The Health Junction Mailbox: Are Smoothies bad for me?

Dear The Health Junction,

I merely wanted to know what your take on smoothies was. At first they seemed to be the key to eternal life, but then I asked my other nutritionist mate Glen who pissed on the parade a bit, and then I started to read a book called Bad Science that is dissing Patrick Holford and the whole idea of nutritional science in general so I have got myself all confused.

What do you say?


Stephen Kent, Sengawa Japan

Hiking with Stephen @ Mt. Takao in Japan

Hiking with Stephen @ Mt. Takao in Japan

Dear Stephen,

First up, I’m glad I could find a picture of you which showcases that you’re a healthy guy who enjoys eating healthy food (apple in hand and all)…though, bring British, I know you do enjoy the occasional beer.

Fukuoka Izakaya

Fukuoka Izakaya

Readers should really check out this great article by Glen Matten, founder of the site Health Uncut:  The Antidote to Poor Health Advice  before reading on as I think it provides some excellent insight into the usual main component of smoothies – fruit.

So, are smoothies bad for you?  Yes and No depending on how they’re made.  If you’re putting a bunch of fruit and little else in your smoothie, then I would argue you’re doing more harm than good.  Why?  Because, while natural, fruit contains a lot of sugar which we know, in excess and over time, can cause a cascade or health problems.  Inflammation, insulin resistance, hypertension, an increase in bad “LDL” cholesterol while decreasing your healthy “HDL” cholesterol..just to name a few.  I eat fruit but consider it a special treat which in my opinion should be limited to 1-2 servings a day.  Even at that, I would recommend choosing lower Glycemic Index fruits which will have less of an impact on your blood sugar levels than it’s higher GI counterparts.

fruit smoothie

Having fruit means having sugar and having sugar is especially problematic in the morning when you want to start your day off with a slow and steady release of energy rather than a sudden onslaught of sugar which is found in many homemade smoothies.

That being said, I have a green smoothie a few mornings during the week but I try to use them as an opportunity to ingest vegetables, protein, and healthy fats.  The combination of healthy fats, protein, vegetables, and some fruit help keep me satiated, sharp, energized, and blood-sugar balanced at during the time of day when it matters the most – starting off with stable blood sugar levels paves the way for stable blood sugar levels throughout the day.  Here is how I do it:



1/4th Avocado or 1 tbsp coconut oil

1/4 – 1/2 cup of low glycemic load fruit (I use a mix of raspberries, cherries, blueberries, and strawberries).  Click here for information on the GI/GL of fruit.  Low GI is 55 or less, low GL is 10 or less).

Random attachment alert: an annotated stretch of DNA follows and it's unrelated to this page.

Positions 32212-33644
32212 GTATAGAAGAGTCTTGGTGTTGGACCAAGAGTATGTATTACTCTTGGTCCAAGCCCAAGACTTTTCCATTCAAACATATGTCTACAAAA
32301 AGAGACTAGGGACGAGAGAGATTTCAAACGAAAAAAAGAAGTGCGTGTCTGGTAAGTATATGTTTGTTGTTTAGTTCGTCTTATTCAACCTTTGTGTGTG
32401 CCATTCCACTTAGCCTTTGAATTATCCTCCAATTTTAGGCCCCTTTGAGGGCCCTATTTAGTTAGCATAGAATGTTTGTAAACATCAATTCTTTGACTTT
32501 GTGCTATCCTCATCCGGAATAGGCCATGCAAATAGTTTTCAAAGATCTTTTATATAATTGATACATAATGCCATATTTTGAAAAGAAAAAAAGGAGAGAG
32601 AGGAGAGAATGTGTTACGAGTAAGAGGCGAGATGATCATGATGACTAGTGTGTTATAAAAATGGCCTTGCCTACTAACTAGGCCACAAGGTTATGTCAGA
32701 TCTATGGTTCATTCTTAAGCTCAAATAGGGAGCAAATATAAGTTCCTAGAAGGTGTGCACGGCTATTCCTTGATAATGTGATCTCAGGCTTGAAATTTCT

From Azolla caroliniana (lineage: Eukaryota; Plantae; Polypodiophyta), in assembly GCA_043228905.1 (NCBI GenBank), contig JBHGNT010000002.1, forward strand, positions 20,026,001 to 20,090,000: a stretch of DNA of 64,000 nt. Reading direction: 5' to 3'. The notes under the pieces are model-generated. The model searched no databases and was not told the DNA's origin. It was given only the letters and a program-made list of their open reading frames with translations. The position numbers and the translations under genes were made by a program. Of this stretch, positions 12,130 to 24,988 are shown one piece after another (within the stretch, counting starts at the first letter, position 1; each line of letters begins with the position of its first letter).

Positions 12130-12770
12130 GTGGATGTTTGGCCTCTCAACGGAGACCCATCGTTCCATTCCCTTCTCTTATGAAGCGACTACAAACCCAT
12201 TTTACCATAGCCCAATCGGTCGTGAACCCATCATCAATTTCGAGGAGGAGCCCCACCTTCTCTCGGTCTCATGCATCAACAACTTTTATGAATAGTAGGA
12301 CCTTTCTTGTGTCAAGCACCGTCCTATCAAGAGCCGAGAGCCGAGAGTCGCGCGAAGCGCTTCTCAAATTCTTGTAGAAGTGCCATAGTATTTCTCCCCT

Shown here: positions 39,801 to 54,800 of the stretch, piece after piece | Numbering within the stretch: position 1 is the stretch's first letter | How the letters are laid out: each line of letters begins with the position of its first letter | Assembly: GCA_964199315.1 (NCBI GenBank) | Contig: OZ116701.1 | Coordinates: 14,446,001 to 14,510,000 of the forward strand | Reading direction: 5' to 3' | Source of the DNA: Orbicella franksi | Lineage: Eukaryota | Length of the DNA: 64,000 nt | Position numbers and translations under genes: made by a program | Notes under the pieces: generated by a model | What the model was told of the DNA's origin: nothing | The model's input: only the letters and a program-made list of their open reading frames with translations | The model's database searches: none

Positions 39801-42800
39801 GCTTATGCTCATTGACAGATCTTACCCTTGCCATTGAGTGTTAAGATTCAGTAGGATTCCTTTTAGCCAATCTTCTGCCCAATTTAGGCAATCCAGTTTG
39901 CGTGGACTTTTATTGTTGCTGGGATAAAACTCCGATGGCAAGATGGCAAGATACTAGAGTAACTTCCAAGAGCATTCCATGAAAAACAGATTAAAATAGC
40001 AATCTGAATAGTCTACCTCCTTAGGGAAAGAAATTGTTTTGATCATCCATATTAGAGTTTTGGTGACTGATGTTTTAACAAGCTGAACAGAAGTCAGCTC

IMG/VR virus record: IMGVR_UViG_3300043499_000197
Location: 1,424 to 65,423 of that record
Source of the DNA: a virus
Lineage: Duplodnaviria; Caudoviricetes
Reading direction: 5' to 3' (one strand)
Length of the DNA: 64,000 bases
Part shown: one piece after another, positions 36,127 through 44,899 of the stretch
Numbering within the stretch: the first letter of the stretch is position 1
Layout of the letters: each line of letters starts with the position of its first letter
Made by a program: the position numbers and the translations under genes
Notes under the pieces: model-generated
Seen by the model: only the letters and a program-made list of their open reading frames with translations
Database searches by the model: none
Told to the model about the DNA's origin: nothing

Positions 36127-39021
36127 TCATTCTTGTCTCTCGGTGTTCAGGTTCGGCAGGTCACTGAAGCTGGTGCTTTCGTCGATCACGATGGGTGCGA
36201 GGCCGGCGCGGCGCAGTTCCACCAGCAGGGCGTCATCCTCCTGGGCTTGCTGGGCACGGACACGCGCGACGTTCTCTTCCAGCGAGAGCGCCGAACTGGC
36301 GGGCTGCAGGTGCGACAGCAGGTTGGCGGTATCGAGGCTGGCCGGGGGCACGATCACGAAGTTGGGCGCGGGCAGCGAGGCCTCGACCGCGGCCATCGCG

1-2 cups of leafy greens (start with a mild leafy green such as red leaf lettuce or romaine).  I normally use 1 cup romaine or red leaf lettuce and 1 cup of kale or bok choy.

2 tbsp of seeds (mix it up between flax, hemp, and chia)

3/4 cup of unsweetened almond milk

1 scoop Vega energizing smoothie powder (10 grams of protein and 5 grams of fiber per serving).

2 tbsp cooked steel-cut oats (good if you commute to work via foot or bike and you need a bit of extra available energy).

Place in a blender (I enjoy the Blendec but there are lots of great options on the market) and blend for 45 seconds or until contents are well mixed.  Drink immediately.

THE DAILY DL (Dalai Lama)

“”May the Smoothie be with you…Always”.

–  Author Unknown


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Green Smoothies 101 in 100 Words: A Veggietastic Breakfast Solution

What is the most important thing I’ve learned at school over the past 12 months?

what did you learn today

Drink more water and eat more greens.  Okay, that is technically two but lucky for you they’re both included in this next nutritional recommendation.  If you’re interested in learning about the benefits of adequate water consumption, click here and for information on why leafy greens are important, this will help explain things.

Green Smoothie

Green smoothies are the easiest way I can think of to get a huge dose of vegetables into your diet.  When starting your day of with one of these diddy’s you’re paving the way towards a full day of health eating.  The sugar content is extremely low because the only sweet ingredient included is fruit which is naturally occurring.  With a dash of complex carbohydrates and a whole lot of fiber, green smoothies will help stabilize your blood sugar levels and prevent ravenous cravings later in the day.  Green smoothies are alkanalizing and are busting with vitamins and minerals.  Here is a recipe to get you started but the beauty of green smoothies is that the combinations are endless…as are the health benefits.